Stephen Zimmerman: Junior Primer

You don't need long to spot Zimmerman in a gym. If he isn't noticeable visually, just wait a couple minutes and follow the crowd noise.

Amid the Shabazz Muhammad mania during the 2011-12 season, a lanky and awkward freshman big man also began to make his name in Las Vegas. Stephen Zimmerman stood 6-10 as a ninth-grader and possessed commendable skill for a young player who obviously needed time to grow into his body.

I'd actually watched Zimmerman during the 2011 summer, as even prior to high school he commanded close scrutiny from scouts. After Muhammad graduated and Zimmerman hit the grassroots trail in 2012, three schools began to pursue him most avidly: Arizona, Kansas and UCLA. A west of the Mississippi vibe surfaced early.

Most underclass big men receive significant slack from scouts and college coaches, who understand that their production levels may not align with their potential until later in their careers. That said, everyone eagerly observed Zimmerman in the 2013 spring and summer to mark his progress.

He demonstrated impressive skill at the Adidas Exclusive Run last spring and maintained a high level of play through the summer evaluation period. He actually became our No. 1 prospect nationally for a short time, and even after reshuffling he remains in the top five.

By early last fall, his obvious talent and consistency earned offers from Arizona, UCLA, Kansas, Michigan, Louisville, North Carolina, UNLV, Notre Dame, Ohio State, Kentucky and many others. The widespread interest caused him to take a step back from his recruitment and focus on this season, before moving more purposefully following his junior campaign.

Interestingly, Zimmerman didn't jump out to a dynamic start in 2013-14. He fared relatively poorly in a head to head tilt versus fellow elite Ivan Rabb, and at another event he also performed below expectations.

Over the past few weeks, however, he has reversed his cold spell. At last week's Cancer Research Classic, he scored 21 points on 7-13 shooting and appeared to dispel the notion that his athleticism has declined from last summer.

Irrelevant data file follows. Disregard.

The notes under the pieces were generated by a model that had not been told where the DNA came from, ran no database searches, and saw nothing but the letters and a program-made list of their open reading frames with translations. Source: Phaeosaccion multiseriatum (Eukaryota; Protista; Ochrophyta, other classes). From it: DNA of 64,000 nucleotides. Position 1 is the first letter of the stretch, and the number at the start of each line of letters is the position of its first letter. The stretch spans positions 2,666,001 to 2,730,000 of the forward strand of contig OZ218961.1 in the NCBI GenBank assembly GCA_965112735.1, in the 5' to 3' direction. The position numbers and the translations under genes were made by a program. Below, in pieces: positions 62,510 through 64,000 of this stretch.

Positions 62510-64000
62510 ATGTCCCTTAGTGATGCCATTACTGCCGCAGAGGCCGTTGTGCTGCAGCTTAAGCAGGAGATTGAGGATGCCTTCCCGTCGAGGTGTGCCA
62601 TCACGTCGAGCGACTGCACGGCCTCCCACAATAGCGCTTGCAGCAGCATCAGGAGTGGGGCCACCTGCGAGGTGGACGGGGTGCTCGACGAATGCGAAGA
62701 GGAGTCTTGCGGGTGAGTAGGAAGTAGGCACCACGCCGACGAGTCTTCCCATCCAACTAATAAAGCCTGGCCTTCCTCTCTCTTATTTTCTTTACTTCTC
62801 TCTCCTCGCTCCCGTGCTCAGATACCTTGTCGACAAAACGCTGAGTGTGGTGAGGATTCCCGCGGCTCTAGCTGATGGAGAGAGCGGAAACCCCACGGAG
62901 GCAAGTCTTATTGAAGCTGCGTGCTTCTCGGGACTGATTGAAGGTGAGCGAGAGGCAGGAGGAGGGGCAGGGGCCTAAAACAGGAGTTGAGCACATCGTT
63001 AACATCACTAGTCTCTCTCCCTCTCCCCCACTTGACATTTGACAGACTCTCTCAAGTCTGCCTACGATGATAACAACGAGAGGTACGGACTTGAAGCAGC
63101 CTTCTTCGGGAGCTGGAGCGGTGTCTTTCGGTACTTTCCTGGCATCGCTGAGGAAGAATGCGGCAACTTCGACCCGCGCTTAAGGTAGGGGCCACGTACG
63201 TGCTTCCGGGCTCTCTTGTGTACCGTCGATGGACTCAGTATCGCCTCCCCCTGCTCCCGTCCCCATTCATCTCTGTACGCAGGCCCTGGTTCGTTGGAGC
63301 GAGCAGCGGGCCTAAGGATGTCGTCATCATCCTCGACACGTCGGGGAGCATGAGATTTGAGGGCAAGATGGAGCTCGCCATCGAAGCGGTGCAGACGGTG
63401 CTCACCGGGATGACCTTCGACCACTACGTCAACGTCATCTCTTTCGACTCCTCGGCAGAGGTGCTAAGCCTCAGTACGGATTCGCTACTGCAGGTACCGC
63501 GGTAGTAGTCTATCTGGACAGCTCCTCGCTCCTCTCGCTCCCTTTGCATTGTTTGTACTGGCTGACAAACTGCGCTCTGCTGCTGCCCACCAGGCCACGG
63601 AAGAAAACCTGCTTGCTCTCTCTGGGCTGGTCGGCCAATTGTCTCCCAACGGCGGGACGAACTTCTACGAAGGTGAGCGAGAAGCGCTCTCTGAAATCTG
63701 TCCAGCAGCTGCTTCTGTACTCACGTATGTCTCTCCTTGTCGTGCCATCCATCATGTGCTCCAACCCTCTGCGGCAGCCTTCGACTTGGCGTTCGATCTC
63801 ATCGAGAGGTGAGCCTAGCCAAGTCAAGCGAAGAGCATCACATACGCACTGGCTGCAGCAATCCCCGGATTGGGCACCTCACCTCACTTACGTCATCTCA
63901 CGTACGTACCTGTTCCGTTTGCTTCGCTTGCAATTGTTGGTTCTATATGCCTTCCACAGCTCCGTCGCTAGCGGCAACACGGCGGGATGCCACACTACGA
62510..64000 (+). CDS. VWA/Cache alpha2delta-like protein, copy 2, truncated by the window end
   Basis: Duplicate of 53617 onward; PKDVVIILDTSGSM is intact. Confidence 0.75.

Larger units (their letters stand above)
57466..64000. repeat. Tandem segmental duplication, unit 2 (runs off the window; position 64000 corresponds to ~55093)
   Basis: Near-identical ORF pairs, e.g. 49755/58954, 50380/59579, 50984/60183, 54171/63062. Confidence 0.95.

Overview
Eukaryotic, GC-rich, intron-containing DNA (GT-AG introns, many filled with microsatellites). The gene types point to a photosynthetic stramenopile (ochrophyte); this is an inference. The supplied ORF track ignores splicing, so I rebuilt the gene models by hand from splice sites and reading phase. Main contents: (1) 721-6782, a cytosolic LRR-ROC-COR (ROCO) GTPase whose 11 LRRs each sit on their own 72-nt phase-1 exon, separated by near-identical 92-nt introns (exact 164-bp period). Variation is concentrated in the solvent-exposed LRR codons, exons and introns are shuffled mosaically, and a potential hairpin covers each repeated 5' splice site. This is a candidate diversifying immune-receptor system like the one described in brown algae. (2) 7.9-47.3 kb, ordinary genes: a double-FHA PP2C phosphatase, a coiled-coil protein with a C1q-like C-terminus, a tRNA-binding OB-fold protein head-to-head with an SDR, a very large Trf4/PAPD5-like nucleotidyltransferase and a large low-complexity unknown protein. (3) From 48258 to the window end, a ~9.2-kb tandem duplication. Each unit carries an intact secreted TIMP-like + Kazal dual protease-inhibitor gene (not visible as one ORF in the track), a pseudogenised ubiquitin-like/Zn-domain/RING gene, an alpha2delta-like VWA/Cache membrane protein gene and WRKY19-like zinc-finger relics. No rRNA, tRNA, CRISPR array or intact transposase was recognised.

And without question, athleticism ranks as a key component to Zimmerman's game. He's never going to be a true low post brute, and his style tilts heavily toward skill and finesse over power. He's at his best catching and facing the basket, either putting the ball on the floor for crowd-pleasing slams or lofting in a soft medium-range jump shot.

The southpaw moves the court gracefully both in a straight line and laterally. He doesn't possess the quickness to defend wings, mind you, but for a big guy his mobility stands above that of most peers. At issue this season has been his first step and explosiveness, as at some early season events he appeared slower off the floor. But lately he has played with more bounce in his step, and hopefully that aspect of his game will remain a constant going forward.

His overall ball skills as a handler and passer further complement his scoring tools, and his game fits the professional trend toward more versatile big men.

Defensively, Zimmerman's long arms enable him to block shots regularly from the help side, though it's worth mentioning that he lacks ideal lower body strength for post defense. Adding sufficient weight without compromising his quickness and leap will be critical.

To fully harness his talent, he needs to develop a workable hook to at least be a part-time back to the basket scorer. Particularly in college, he'll be defended by shorter opponents. He also can become more physical as a rebounder.

No one can know what the months and years ahead hold for Zimmerman's game, but without question he'll continue to be a primary attraction and top-shelf talent in the junior class.

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